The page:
As Spiegel and many others report, the German Wind Energy Association BWE has announced figures for 2014. They are a new record 4.75 GW, breaking the 12 year old record of 2002 (3.2 GW).
That sounds like good news, and it is.
The bad news is that much of that is built by people who think that the 2014 reform of the Renewable Energy Law will make projects harder to build. They have finished their projects early to avoid being hit by these changes.
I have just written a
Thanks to J.L. Morin for writing about the oil price at Huffington Post. That’s a good occasion for me to break my recent silence on this blog.
Morin explains the recent downward trend in oil prices with the fact that fossil fuel will be phased out because of global warming policy concerns.
All things equal, less demand for fossil fuel means lower prices. Therefore a scenario where fossil fuel prices go down because of global warming concerns is quite possible.
I recall my Japanese translation of the 2012 decision of the German Constitutional Court on the European Stability Mechanism, which I published last year on this blog.
That decision was about the plaintiffs’ request for a temporary injunction.
Now I will be talking again at the Japanese Association for the Study of German Constitutional Cases on the final decision in this case next month. I have prepared a complete Japanese translation of that decision as well for the occasion
Craig Morris at Renewables International discusses some interesting numbers on the regional differences in the cost of wind and solar energy in Germany.
The big picture is that wind is cheaper in the north, and solar is cheaper in the south.
For solar, that makes sense. Solar resources are better in the south.
For wind, it makes sense in the big picture. There are more good wind sites in the north, but that doesn’t mean there are no windy places in southern Germany.
Green Member of the European Parliament Claude Turmes says last week’s conclusions of the European Council amount to a “coup”, taking over powers from the Parliament.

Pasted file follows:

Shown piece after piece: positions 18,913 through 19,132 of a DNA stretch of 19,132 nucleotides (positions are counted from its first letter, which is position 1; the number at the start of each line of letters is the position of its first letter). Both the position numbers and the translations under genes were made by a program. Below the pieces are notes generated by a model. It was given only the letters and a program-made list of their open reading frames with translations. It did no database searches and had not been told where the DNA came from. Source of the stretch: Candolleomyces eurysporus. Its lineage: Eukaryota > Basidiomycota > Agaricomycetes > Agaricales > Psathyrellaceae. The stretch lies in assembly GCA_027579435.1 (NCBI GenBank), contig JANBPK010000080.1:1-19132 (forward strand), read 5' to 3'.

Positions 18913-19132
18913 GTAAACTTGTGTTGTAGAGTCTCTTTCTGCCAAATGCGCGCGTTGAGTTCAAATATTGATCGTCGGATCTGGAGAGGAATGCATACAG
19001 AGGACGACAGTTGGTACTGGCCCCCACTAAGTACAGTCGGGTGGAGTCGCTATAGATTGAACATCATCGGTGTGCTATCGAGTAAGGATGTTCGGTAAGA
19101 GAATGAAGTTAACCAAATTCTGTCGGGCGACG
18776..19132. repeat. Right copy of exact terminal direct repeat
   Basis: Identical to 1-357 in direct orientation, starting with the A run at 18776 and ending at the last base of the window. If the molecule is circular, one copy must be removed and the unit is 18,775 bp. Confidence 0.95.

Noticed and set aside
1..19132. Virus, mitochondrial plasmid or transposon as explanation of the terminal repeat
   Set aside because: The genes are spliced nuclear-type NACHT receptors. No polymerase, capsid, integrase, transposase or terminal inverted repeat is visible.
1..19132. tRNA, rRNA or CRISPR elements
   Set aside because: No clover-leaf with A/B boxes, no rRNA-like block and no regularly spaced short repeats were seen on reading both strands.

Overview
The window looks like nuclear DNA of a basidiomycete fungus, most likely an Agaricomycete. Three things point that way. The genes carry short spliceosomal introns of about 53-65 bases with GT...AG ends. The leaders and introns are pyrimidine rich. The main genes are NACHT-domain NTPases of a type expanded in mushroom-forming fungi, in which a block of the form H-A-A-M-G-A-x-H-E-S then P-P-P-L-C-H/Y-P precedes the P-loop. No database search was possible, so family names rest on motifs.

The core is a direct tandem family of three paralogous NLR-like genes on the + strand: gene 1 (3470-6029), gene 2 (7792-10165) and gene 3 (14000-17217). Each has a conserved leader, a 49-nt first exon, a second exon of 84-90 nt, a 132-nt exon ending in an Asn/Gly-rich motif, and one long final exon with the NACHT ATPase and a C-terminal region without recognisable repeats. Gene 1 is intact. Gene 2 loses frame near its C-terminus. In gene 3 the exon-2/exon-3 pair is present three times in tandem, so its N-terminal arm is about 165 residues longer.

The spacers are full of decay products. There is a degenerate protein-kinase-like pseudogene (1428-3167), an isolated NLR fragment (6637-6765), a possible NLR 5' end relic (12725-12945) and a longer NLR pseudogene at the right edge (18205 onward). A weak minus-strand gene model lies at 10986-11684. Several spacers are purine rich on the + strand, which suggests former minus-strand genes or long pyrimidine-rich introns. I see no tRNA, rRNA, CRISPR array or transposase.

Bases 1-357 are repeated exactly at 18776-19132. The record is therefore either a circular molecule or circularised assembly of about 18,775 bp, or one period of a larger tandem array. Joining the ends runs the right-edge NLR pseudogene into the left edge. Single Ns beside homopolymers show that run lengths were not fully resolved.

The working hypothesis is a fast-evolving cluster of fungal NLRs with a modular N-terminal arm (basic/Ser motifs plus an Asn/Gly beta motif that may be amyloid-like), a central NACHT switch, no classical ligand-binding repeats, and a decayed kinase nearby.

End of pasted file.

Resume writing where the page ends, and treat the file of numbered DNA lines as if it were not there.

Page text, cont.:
He is worried about this passage in the first paragraph of the conclusions:
The European Council will keep all the elements of the framework under review and will continue to give strategic orientations as appropriate, notably with respect to consensus on ETS, non-ETS, interconnections and energy efficiency.
The decision to reduce CO2 emissions in the EU by 40% until 2030 comes with a nice qualification:
The European Council endorsed a binding EU target of an at least 40% domestic reduction in greenhouse gas emissions by 2030 compared to 1990.
As EU Climate Change Commissioner Connie Hedegaard pointed out in talking to the dpa news agency, that means that in contrast to the 20% goal of 2020 the EU can’t rely on buying carbon credits from cou
Says this article at PV-Tech. They cite Munich Re renewable energy spokesman Stefan Straub like this:
“The concept phase is closed and something new needs to be developed. The three main companies that remain in Dii will continue this development as they are industrial companies and project leading companies, which we are not.”
But he added that Munich RE was not done with projects in the region, as it just reinsured Noor 1, one of the biggest solar projects in North Africa, w
Most of the participating companies in the “Desertec industrial initiative (Dii)” have decided not to extend their membership over the end of this year.
After this decision, Dii is left only with the World’s largest electric utility company (SGCC), one of the largest German utilities (RWE), and ACWA from Saudi Arabia. These are still some serious players. Especially the Chinese grid company SGCC has experience with energy from the desert. There is already quite a lot of wind powe
The Wikipedia article “Human” says that it’s been 200,000 years since anatomically modern humans developed in Africa.
Taking an average of 20 years for one generation, that leaves us with about 10,000 human generations in our history until now. The last 200 years in which most of the fossil fuel burned until now has been used account for only 10 of those, or only about 0.1 percent.
It is quite obvious that if humans want to survive another 10,000 generations, we need to p
I disagree with Michael Liebreich, who does not like feed-in tariffs. But in his latest piece for a conservative website, he asks a great question:
Germany may have reached over 25% renewable electricity, but at what excessive cost to its household energy users?
I am not aware of any “excessive costs” of the feed-in tariff system, compared to auction systems favored by Liebreich. That’s because an auction system increases the complexity of the regulation (something Liebreich s